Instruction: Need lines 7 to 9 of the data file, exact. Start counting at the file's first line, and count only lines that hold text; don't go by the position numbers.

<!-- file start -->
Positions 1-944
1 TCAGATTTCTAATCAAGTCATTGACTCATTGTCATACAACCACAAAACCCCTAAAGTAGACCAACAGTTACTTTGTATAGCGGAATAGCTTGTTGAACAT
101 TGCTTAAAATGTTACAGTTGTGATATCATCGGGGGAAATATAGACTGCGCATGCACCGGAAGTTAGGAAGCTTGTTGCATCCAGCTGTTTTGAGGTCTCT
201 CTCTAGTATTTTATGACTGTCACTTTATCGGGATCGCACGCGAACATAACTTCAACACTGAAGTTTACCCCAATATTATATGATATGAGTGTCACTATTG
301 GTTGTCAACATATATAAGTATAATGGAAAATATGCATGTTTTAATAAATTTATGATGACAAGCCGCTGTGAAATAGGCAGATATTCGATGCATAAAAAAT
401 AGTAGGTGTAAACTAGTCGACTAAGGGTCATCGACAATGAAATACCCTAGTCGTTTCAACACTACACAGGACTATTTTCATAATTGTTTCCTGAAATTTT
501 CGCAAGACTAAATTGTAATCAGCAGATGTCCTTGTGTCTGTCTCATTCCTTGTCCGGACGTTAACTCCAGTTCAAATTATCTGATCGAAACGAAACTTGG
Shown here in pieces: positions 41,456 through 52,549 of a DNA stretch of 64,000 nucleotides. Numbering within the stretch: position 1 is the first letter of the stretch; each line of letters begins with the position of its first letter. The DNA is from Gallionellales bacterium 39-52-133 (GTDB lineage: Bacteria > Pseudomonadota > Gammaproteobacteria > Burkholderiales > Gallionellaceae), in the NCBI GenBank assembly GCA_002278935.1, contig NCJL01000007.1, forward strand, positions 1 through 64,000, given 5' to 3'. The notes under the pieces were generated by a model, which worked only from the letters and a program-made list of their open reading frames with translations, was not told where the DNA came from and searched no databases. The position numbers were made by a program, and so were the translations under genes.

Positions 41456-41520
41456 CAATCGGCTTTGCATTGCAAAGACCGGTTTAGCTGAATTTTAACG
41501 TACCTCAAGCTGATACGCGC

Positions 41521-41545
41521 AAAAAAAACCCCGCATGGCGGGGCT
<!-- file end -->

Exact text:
501 CGCAAGACTAAATTGTAATCAGCAGATGTCCTTGTGTCTGTCTCATTCCTTGTCCGGACGTTAACTCCAGTTCAAATTATCTGATCGAAACGAAACTTGG
Shown here in pieces: positions 41,456 through 52,549 of a DNA stretch of 64,000 nucleotides. Numbering within the stretch: position 1 is the first letter of the stretch; each line of letters begins with the position of its first letter. The DNA is from Gallionellales bacterium 39-52-133 (GTDB lineage: Bacteria > Pseudomonadota > Gammaproteobacteria > Burkholderiales > Gallionellaceae), in the NCBI GenBank assembly GCA_002278935.1, contig NCJL01000007.1, forward strand, positions 1 through 64,000, given 5' to 3'. The notes under the pieces were generated by a model, which worked only from the letters and a program-made list of their open reading frames with translations, was not told where the DNA came from and searched no databases. The position numbers were made by a program, and so were the translations under genes.

Positions 41456-41520